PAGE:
Dealing with Workplace Immigration Enforcement and Raids

Immigration LawWhen you hear the word “ice,” what usually comes to mind? Your obvious answer may be a frozen piece or chunk of water.

In this case, the term “ICE” used with all capital letters stands for Immigration and Customs Enforcement (ICE). This is a group of government agents who focus on ensuring that businesses follow immigration workplace laws and that people are not staying/working in the U.S. illegally.

The Department of Homeland Security estimates that there were approximately 11.4 million illegal immigrants residing in the U.S. during 2012. One of the ways that ICE can check for an individual’s legal status or ability to work in the U.S. is by inspecting employers’ I-9 forms.

In our blog, “Charting the I-9 Process,” we discussed how important the I-9 form is for your hiring process and employees. This form is what confirms an employee’s ability to work in the U.S.

Making sure all of your employees’ I-9 forms are properly filled out is critical when it comes to immigration laws. Your business can be fined and given civil penalties for I-9 errors and hiring immigrants who are not legally authorized to work for you.

These two issues are grounds for trouble with ICE agents, who can come to your business unexpectedly and unannounced. This is why it is important to know how to prepare for these immigration raids.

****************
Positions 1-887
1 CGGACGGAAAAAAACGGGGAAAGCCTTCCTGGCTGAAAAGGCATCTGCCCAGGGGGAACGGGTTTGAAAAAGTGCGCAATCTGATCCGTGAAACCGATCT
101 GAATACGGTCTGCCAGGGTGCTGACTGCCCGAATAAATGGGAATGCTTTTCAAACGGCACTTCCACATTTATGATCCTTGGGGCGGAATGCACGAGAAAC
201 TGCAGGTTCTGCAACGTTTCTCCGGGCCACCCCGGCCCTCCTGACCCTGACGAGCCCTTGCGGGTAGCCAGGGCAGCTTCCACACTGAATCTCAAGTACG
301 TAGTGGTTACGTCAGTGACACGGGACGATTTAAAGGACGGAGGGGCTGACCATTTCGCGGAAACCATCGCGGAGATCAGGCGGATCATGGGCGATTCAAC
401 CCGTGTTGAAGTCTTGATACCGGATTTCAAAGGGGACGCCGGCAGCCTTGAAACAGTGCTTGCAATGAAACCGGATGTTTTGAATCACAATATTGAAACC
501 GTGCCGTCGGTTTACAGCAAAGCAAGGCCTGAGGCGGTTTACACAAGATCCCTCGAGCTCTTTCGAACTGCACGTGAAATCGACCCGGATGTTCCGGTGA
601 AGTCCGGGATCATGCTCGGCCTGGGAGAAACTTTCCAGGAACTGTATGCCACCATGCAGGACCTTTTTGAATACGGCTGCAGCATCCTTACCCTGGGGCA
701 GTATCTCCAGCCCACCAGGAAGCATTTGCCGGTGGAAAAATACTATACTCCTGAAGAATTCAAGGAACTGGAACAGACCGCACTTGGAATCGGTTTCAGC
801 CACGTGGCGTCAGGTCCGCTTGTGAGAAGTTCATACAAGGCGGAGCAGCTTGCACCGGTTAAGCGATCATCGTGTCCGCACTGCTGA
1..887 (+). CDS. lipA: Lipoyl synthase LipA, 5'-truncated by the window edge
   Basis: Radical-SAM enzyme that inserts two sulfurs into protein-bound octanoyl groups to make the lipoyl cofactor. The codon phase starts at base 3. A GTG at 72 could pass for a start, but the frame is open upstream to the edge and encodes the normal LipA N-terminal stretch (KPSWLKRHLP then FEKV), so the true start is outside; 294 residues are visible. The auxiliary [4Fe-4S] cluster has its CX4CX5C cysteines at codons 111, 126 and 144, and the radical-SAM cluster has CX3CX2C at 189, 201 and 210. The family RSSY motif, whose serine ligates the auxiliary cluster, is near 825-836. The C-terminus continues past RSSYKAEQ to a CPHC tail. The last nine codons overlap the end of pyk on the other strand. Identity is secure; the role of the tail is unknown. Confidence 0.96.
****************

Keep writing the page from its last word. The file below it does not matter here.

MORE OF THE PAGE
Here are seven things to keep in mind:

1. Conduct internal I-9 audits on a regular basis in order to help you monitor your employees’ ability to work for you.

2. If you find that you have hired an undocumented employee, you must terminate them.

3. ICE agents must have a court ordered warrant signed by a judge in order to enter private areas of your business.

Note: These agents can enter areas deemed as public, but must have a Notice of Investigation to investigate your business. Companies are then given three business days to provide I-9 forms and other necessary documents for review.

4. You must keep employee I-9 forms for 3 years post their hire or 1 year after termination.

5. Designate someone from your business to be the ICE agents’ initial contact. This individual will refer the agents to proper departments such as HR and Legal.

6. Everyone has a right to remain silent and to speak with a lawyer.

7. Make sure all employees know not to run away or show signs of panic. This can lead ICE agents to believe you and your employees have something to hide.

At The Orsus Group, we believe in making sure you are prepared for any employment issues that may arise.

If you are unsure whether or not your business complies with immigration laws and has proper I-9 forms, contact us today. We will help you make sure you are on the right track.